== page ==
Thursday, November 30, 2023

The odd tradition of the presidential turkey pardoning – watch live – BBC News

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Copyright: Abbie Rowe, White House Photographs/John F. Kennedy Presidential Library

Image caption: President John F Kennedy gave an unofficial pardoning days before his assassination in 1963

The tradition can be traced back to President Abraham Lincoln in 1863.

Historians claim he spared a turkey’s life after his son, Tad, befriended it.

But yearly pardoning became an “official” tradition only under George H W Bush, when the former president spared a turkey’s life in 1989 as animal-rights activists protested nearby.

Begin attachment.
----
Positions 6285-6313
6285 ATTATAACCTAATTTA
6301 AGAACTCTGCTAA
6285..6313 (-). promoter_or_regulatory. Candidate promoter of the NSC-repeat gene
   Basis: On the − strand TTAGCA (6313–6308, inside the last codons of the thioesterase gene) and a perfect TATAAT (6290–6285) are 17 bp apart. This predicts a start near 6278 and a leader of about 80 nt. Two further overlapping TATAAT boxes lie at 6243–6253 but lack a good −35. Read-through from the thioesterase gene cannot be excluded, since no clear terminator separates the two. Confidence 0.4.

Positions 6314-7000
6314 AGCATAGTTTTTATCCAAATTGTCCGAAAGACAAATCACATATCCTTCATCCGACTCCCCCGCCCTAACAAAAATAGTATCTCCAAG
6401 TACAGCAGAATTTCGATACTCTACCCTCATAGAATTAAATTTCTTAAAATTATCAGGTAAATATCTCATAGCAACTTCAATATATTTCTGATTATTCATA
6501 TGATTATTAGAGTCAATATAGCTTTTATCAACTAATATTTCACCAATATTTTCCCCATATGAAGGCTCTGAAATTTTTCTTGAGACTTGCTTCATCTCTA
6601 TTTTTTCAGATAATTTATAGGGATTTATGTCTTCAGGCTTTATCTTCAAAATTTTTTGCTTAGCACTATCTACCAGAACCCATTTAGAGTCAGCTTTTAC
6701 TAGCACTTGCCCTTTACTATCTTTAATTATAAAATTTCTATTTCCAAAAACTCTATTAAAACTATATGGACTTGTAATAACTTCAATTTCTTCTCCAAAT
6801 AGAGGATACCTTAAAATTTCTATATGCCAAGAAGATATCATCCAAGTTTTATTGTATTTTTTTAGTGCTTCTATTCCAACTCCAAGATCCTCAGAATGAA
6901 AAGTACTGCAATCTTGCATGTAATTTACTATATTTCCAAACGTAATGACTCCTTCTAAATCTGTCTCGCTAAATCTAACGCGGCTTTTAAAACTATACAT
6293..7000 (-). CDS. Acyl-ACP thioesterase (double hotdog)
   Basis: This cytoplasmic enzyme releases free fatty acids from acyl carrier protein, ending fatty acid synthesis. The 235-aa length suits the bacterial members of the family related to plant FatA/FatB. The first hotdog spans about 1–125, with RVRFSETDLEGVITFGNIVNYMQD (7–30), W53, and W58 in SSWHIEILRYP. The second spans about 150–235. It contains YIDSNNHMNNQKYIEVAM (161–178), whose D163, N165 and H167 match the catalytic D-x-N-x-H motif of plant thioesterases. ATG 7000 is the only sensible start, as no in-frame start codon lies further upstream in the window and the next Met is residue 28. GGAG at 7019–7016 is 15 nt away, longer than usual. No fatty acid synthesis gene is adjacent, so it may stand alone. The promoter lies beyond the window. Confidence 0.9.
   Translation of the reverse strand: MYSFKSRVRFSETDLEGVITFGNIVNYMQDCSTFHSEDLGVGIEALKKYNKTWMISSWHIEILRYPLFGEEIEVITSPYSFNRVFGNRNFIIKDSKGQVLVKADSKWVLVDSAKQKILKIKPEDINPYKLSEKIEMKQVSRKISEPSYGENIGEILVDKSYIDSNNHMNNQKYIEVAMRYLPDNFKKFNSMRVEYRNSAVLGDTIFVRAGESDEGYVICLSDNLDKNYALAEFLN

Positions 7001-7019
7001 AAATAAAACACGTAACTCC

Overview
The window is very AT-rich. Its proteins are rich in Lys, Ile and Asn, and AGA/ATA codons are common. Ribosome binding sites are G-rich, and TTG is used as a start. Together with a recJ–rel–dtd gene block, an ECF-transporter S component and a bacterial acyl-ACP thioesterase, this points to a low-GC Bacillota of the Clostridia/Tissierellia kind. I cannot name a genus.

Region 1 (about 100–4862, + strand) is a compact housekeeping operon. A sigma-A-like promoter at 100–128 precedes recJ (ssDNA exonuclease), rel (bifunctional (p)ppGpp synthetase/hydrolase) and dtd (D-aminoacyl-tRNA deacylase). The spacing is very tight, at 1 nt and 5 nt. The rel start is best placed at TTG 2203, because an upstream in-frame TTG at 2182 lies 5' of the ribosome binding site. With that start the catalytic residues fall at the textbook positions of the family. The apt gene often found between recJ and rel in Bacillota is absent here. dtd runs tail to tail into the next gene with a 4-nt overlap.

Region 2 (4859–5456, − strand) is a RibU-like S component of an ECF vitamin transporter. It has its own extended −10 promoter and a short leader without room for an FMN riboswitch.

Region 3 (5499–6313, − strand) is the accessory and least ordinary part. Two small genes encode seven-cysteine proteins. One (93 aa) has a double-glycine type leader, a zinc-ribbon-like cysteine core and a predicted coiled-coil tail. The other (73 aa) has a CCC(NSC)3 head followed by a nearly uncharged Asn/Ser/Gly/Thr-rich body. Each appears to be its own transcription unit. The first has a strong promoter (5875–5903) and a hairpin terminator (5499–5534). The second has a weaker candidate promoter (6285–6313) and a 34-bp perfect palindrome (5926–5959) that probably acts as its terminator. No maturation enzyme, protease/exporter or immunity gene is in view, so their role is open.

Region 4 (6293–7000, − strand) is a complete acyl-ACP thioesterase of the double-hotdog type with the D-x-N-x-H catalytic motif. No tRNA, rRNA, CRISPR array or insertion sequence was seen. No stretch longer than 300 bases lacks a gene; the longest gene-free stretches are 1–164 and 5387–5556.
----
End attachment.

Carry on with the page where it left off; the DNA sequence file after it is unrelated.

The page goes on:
Many people believe the custom was started 70 years ago by Harry Truman, because he was the first president to receive a turkey on behalf of the poultry industry as a whole.

His government launched a campaign in 1947 to encourage people to forego eating poultry and eggs on Thursdays, in order to conserve supplies to send to post-war Europe.

But Thanksgiving, Christmas and New Year’s Day fell on Thursdays that year – causing outrage.

Other presidents before Bush Snr did spare birds lives, including President John F Kennedy – who gave an unofficial pardoning days before his assassination in 1963.

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